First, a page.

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Applied Statistics II

Applied Statistics II
Multivariable and Multivariate Techniques

Third Edition

January 2020 | 712 pages | SAGE Publications, Inc

Rebecca M. Warner’s bestselling Applied Statistics: From Bivariate Through Multivariate Techniques has been split into two volumes for ease of use over a two-course sequence. Applied Statistics II: Multivariable and Multivariate Techniques, Third Edition is a core multivariate statistics text based on chapters from the second half of the original book. 

The text begins with two new chapters: an introduction to the new statistics, and a chapter on handling outliers and missing values. All chapters on statistical control and multivariable or multivariate analyses from the previous edition are retained (with the moderation chapter heavily revised) and new chapters have been added on structural equation modeling, repeated measures, and on additional statistical techniques. Each chapter includes a complete example, and begins by considering the types of research questions that chapter’s technique can answer, progresses to data screening, and provides screen shots of SPSS menu selections and output, and concludes with sample results sections. By-hand computation is used, where possible, to show how elements of the output are related to each other, and to obtain confidence interval and effect size information when SPSS does not provide this. Datasets are available on the accompanying website.

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Applied Statistics II + Applied Statistics I: Basic Bivariate Techniques, Third Edition 
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About the Author
1. The New Statistics
Required Background

What Is the “New Statistics”?

Common Misinterpretations of p Values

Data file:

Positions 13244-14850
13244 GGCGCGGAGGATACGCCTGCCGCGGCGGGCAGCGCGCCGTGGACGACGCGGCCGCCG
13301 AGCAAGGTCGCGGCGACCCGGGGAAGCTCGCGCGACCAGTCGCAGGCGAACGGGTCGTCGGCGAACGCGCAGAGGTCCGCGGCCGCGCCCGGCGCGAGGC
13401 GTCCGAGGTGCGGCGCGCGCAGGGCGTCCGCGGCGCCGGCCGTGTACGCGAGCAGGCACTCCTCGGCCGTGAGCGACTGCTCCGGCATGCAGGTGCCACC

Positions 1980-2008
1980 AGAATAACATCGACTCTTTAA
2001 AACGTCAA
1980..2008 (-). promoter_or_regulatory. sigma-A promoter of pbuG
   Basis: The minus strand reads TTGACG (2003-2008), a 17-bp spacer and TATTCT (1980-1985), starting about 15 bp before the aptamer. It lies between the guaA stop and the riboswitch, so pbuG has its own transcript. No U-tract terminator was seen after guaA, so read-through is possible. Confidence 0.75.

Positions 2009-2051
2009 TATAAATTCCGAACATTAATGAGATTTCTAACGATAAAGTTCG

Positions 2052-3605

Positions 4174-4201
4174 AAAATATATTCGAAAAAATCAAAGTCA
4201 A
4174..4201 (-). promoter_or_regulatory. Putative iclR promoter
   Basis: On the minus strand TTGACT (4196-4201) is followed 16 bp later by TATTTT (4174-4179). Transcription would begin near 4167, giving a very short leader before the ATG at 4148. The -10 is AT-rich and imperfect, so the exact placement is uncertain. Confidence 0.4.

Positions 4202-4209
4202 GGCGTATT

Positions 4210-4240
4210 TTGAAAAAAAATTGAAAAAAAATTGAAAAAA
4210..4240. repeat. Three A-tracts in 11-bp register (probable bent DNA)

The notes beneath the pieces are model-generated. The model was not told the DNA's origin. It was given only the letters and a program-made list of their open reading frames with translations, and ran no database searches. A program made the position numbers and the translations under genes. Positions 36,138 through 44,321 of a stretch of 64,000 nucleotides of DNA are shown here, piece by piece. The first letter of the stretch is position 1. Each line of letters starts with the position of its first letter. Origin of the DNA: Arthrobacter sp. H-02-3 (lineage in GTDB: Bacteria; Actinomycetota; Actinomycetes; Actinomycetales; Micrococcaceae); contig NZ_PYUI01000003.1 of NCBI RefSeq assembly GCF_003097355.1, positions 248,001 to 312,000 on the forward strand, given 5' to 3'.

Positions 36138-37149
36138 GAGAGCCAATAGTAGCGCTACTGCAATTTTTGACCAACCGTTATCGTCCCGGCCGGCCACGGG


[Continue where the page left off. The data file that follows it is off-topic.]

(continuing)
Problems With NHST Logic

Common Misuses of NHST

The Replication Crisis

Some Proposed Remedies for Problems With NHST

Review of Confidence Intervals

Effect Size

Brief Introduction to Meta-Analysis

Recommendations for Better Research and Analysis


2. Advanced Data Screening: Outliers and Missing Values

Variable Names and File Management

Sources of Bias

Screening Sample Data

Possible Remedy for Skewness: Nonlinear Data Transformations

Identification of Outliers

Handling Outliers

Testing Linearity Assumptions

Evaluation of Other Assumptions Specific to Analyses

Describing Amount of Missing Data

How Missing Data Arise

Patterns in Missing Data

Empirical Example: Detecting Type a Missingness

Possible Remedies for Missing Data

Empirical Example: Multiple Imputation to Replace Missing Values

Data Screening Checklist

Reporting Guidelines


Appendix 2A: Brief Note About Zero-Inflated Binomial or Poisson Regression

3. Statistical Control: What Can Happen When You Add a Third Variable?
What Is Statistical Control?

First Research Example: Controlling for a Categorical X2 Variable

Assumptions for Partial Correlation Between X1 and Y, Controlling for X2

Notation for Partial Correlation

Understanding Partial Correlation: Use of Bivariate Regressions to Remove Variance Predictable by X2 From Both X1 and Y

Partial Correlation Makes No Sense if There Is an X1 × X2 Interaction

Computation of Partial r From Bivariate Pearson Correlations

Significance Tests, Confidence Intervals, and Statistical Power for Partial Correlations

Comparing Outcomes for ry1.2 and ry1

Introduction to Path Models

Possible Paths Among X1, Y, and X2

One Possible Model: X1 and Y are Not Related Whether You Control for X2 or Not

Possible Model: Correlation Between X1 and Y is the Same Whether X2 Is Statistically Controlled or Not (X2 is Irrelevant to the X1, Y Relationship)

When You Control for X2, Correlation Between X1 and Y Drops to Zero

When You Control for X2, the Correlation Between X1 and Y Becomes Smaller (But Does not Drop to 0 or Change Sign)

Some Forms of Suppression: When You Control for X2, r1y.2 Becomes Larger Than r1y or Opposite in Sign to r1y

“None of the Above”

Results Section


4. Regression Analysis and Statistical Control

Hypothetical Research Example

Graphic Representation of Regression Plane

Semipartial (or “Part”) Correlation

Partition of Variance In Y in Regression With Two Predictors

Assumptions for Regression With Two Predictors

Formulas for Regression With Two Predictors

SPSS Regression

Conceptual Basis: Factors That Affect the Magnitude and Sign of ß and b Coefficients in Multiple Regression With Two Predictors

Tracing Rules for Path Models

Comparison of Equations for ß, b, pr, and sr

Nature of Predictive Relationships

Effect Size Information in Regression with Two Predictors

Statistical Power